Journalism’s establishment has embraced this problematic work, honoring it with a George Polk Award while giving its lead writer a Pulitzer Prize. It is hard to overstate the sea change this represents, as the most powerful forces in the media have abandoned traditional norms of fact and fairness to pursue an ideological agenda. Instead of holding a mirror up to a complex world, they are trying to change the picture, tailoring their reporting to produce results.

The Times did not invent this mindset. Although we might trace its ascendance to the start of the Black Lives Matter movement in 2013, BLM itself is shaped by the radical ideas that have come to dominate academic discourse since the 1960s (which are themselves rooted in Marxism and other older ideologies).

As John Murawski reported in RealClearInvestigations, that movement was launched in 1968 by “a student coalition calling itself the Third World Liberation Front at San Francisco State University” as an understandable effort to expand the study of American history beyond the triumphalist story of great white males. Today, it is a robust program of instruction at public schools across the country that teaches children “how race, class, gender, sexuality and citizenship status are tools of oppression, power and privilege. They are taught about colonialism, state violence, racism, intergenerational trauma, heteropatriarchy and the common thread that links them: ‘whiteness.’ ”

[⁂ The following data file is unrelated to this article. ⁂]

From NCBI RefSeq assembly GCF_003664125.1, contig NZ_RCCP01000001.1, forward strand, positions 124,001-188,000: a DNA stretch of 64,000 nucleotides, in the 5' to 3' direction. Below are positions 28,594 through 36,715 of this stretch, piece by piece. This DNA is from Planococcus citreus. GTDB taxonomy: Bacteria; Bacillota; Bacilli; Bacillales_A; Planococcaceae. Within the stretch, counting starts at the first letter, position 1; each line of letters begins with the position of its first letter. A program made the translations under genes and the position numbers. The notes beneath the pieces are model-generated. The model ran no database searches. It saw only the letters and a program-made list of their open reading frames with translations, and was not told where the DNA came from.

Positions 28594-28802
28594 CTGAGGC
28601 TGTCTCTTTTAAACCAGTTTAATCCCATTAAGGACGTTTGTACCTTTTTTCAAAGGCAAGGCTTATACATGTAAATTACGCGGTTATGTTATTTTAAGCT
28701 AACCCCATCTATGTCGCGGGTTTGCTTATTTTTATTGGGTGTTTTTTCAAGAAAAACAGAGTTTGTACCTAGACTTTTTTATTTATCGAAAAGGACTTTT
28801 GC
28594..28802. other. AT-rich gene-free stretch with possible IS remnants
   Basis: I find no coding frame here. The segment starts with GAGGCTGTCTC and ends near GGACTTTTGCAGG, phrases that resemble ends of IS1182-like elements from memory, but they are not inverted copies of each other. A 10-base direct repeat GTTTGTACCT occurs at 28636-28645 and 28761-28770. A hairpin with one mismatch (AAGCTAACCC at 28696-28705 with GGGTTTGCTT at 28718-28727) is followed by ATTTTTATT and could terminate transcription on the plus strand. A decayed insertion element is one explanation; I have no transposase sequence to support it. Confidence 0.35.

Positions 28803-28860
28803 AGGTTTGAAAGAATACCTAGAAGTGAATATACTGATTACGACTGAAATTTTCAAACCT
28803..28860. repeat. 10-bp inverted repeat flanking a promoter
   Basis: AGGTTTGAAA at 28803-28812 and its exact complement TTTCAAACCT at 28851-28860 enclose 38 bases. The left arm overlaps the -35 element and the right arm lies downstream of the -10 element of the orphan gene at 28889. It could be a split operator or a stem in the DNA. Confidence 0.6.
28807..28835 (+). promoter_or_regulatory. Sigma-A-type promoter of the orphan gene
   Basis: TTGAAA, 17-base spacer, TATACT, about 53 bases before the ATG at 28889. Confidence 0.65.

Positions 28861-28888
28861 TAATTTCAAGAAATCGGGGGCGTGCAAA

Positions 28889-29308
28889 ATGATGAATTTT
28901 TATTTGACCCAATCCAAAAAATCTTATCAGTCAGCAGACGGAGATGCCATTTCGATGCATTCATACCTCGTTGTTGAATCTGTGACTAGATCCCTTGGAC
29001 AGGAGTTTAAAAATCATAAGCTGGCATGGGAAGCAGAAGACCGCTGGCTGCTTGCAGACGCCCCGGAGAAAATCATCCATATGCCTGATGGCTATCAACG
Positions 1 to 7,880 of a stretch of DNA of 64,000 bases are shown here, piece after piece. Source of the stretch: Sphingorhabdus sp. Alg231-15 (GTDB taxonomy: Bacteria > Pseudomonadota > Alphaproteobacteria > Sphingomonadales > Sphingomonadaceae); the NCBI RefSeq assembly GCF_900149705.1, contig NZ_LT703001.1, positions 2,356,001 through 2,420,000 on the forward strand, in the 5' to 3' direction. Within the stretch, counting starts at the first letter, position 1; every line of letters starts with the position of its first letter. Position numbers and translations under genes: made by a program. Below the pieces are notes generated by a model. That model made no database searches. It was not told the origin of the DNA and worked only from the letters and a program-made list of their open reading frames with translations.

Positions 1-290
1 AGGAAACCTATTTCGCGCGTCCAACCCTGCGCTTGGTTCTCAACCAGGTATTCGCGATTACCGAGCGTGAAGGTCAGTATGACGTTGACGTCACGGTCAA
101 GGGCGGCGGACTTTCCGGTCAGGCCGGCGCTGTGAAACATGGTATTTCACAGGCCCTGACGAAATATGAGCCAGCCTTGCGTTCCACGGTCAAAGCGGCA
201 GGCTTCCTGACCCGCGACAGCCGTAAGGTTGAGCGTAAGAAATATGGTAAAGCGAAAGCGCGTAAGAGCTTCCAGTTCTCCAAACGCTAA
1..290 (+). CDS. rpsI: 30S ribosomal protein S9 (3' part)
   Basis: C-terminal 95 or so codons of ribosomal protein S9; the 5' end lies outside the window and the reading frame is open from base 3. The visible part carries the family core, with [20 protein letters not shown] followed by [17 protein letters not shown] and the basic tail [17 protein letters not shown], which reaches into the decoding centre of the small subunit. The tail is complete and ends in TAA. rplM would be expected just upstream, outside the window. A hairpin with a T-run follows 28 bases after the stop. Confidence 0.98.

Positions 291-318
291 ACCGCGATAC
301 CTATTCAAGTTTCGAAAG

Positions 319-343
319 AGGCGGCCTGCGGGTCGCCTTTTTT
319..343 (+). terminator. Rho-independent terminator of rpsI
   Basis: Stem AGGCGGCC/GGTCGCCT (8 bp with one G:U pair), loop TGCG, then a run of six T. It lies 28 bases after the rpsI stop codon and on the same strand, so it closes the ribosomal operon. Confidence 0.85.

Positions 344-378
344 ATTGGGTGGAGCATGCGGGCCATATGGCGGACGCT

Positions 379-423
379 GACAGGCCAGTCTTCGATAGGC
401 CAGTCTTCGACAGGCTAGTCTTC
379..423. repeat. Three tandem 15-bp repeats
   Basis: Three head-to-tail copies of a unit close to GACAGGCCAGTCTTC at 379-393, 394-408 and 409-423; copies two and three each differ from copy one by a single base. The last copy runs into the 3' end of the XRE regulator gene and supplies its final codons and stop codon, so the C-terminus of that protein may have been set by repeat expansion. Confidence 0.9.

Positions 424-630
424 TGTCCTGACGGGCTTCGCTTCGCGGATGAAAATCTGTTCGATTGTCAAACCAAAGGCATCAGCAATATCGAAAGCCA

Students are not just graded on how well they regurgitate these ideas, but how they put them into action by creating campaigns for social justice. This movement is putting its ideological stamp on an entire generation. The worldview it promotes inspired the July 4 letter by a group of mostly African American faculty members at Princeton to the university’s president proclaiming that “Anti-Blackness is foundational to America. … Anti-Black racism has a visible bearing upon Princeton’s campus makeup and its hiring practices.” Their demands included the formation of “a committee composed entirely of faculty that would oversee the investigation and discipline of racist behaviors, incidents, research, and publication on the part of faculty.”

So much for academic freedom.

These are just a few of the innumerable examples of the radical ideas gaining traction in America. They are being advanced by far more than a few extremists in Portland, Ore. They are beyond the control of Joe Biden apologists.

Let’s not kid ourselves. This movement is already so entrenched that it will continue no matter who wins this November. The recent boycott of Facebook by more than 1,000 major corporations because it wasn’t doing enough to quell free speech is an especially chilling indication of its pervasiveness.

This genie is not going back in the bottle. The question is: Do we want to empower people who will try to challenge it or those who are facilitating it?

J. Peder Zane is an editor for RealClearInvestigations and a columnist for RealClearPolitics.